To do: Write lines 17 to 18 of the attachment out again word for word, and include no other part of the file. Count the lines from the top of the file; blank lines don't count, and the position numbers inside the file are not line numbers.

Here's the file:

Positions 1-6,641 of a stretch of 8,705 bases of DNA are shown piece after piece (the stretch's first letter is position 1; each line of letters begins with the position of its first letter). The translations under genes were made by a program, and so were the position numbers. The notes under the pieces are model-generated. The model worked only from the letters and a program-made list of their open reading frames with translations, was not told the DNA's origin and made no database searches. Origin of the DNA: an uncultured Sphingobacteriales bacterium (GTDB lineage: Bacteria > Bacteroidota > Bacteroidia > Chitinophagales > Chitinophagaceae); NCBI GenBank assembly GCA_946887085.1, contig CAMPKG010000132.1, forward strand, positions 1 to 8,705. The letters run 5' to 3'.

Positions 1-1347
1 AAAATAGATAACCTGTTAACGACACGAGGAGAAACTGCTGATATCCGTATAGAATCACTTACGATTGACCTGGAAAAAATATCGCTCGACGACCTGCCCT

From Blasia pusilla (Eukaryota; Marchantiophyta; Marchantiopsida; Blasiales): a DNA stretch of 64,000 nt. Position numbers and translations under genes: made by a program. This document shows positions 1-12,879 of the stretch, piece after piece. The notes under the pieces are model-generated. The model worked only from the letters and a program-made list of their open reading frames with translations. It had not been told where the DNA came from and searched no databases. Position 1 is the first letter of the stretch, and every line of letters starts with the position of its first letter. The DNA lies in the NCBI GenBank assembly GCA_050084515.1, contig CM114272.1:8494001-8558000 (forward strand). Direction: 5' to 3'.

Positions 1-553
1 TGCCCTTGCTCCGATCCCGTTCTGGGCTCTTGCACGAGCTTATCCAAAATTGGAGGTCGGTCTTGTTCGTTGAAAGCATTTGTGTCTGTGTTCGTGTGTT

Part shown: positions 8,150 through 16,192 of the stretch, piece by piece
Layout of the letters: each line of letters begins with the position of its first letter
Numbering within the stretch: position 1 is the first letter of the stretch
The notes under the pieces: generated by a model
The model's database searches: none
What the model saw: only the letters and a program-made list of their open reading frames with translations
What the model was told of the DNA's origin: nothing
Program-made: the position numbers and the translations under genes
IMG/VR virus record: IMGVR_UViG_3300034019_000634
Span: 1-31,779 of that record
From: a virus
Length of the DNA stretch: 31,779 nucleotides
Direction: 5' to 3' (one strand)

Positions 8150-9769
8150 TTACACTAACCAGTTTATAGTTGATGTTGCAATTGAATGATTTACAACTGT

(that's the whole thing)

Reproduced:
From: a virus
Length of the DNA stretch: 31,779 nucleotides